Saturday, June 21, 2008

It's all about the follow through

The Canadian military has, for too long, been asked to represent Canada's agreed upon national identity as peacekeepers without the kind of resources only money can buy.

Like airlift to move personnel from one location to another so they are not vulnerable to roadside bombs.

Like uniforms in camouflage appropriate to the terrain.

Like a salary that allows the men and women and families of Canada's armed forces to live in dignity.

It's okay though, because the government has a plan and they're ready to help!

The government announced their plan to spend $490 billion on the military over 20 years.

Well, they didn't actually announce it, they just posted it on the Department of National Defence website on Thursday night.

They probably did it that way because they're really modest.

However they chose to publicize the announcement is less important than the men and women who choose to serve Canada through the military getting the support they have deserved for so long.

Time will tell if the government will keep it's commitment or choose to do something else when it sees something shiny, like Quebec..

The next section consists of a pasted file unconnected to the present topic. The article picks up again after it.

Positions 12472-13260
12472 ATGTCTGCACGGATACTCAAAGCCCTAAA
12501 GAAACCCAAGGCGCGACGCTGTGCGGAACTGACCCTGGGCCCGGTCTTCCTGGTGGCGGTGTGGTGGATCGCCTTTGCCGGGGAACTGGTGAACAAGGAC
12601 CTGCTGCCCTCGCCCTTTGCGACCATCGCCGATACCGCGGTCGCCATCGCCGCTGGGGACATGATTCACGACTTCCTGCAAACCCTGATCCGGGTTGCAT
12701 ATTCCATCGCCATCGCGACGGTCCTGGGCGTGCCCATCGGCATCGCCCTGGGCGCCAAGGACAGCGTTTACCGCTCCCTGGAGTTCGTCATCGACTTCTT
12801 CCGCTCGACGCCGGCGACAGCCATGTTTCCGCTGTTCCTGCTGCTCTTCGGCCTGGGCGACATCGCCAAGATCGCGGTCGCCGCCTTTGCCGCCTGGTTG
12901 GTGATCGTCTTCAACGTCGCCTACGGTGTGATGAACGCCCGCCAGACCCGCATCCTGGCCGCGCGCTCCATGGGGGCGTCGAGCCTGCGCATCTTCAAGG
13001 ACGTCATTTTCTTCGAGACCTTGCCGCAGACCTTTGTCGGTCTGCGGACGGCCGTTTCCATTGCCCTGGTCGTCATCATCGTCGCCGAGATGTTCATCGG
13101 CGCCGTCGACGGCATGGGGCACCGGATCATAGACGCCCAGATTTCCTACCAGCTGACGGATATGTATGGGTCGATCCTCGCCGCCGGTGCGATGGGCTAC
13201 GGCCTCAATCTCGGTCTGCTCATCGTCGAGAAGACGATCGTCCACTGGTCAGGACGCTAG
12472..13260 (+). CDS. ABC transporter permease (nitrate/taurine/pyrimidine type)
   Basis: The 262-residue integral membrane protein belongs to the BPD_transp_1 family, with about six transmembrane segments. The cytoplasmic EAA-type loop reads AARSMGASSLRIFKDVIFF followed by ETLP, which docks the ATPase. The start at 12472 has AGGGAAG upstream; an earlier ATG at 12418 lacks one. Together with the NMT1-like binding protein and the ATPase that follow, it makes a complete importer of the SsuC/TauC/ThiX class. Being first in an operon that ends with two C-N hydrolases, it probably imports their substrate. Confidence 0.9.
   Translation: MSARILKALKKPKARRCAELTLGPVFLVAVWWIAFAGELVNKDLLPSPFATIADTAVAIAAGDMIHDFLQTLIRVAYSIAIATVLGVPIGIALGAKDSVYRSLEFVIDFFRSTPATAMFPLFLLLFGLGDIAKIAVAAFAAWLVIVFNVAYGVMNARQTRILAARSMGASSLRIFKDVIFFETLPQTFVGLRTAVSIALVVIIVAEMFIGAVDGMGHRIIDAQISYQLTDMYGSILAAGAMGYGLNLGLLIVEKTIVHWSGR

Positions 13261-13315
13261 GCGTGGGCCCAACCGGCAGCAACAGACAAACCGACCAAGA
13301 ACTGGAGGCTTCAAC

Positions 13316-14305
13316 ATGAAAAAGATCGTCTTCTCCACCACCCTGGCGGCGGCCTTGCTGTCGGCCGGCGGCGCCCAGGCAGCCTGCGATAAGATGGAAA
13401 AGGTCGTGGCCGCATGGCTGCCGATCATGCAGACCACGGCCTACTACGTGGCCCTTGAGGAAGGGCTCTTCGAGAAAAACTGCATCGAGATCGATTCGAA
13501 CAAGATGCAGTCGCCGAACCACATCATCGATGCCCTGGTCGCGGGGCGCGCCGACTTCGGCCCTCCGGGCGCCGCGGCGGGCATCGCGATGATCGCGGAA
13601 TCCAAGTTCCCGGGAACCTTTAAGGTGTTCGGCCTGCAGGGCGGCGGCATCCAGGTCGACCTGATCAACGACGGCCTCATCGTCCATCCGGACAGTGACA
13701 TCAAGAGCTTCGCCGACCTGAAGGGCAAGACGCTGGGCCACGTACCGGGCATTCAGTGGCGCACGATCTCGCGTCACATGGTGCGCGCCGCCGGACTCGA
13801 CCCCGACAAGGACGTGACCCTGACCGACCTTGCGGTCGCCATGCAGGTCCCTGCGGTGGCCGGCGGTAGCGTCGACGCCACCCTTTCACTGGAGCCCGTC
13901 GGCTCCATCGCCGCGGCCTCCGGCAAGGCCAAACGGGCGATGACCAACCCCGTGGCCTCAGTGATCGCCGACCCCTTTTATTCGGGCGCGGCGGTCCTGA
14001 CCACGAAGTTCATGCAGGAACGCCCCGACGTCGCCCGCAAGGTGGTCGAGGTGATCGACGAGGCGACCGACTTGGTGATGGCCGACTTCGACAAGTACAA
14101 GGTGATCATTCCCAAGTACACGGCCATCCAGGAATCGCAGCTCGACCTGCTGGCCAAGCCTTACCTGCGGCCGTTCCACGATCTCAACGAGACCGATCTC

The Labrador Retriever-like attention span of the government is demonstrated with the results of Campaign 2000.

Oh, don't you remember Campaign 2000, or C2K, as I like to call it.

Well, my mom says I'm hip. (No, she doesn't)

Campaign 2000 was a 1989 resolution of the Canadian government, agreed to by all parties, to eliminate children's poverty in Canada by the year 2000.

You remember the year 2000, don't you?

It was the year nothing happened. Computers didn't crash, society didn't collapse and Canadian children still lived in poverty.

And children still live in poverty today.

The same amount of children lived in poverty in 2007 as in 1989, according to a 2007 Ontario report.

Yes, that report is a year old, but I'll take the bet that not much has changed since the report was published.

The government has finally decided to provide the men and women of Canada's armed forces with the support they have long deserved, how long will it be before Canada's children get the support everyone agrees they deserve?

Related Links
Campaign 2000
Urban Poverty in Canada [report] Canadian Council on Social Development
Child Poverty Report Card First Call: BC Child and Youth Advocacy Coalition
"Canada First" Defence Strategy National Defence and the Canadian Forces
Federal government quietly releases $490B military plan CBC report
WOUNDED: Canada’s Military and the Legacy of Neglect Senate report
Post a Comment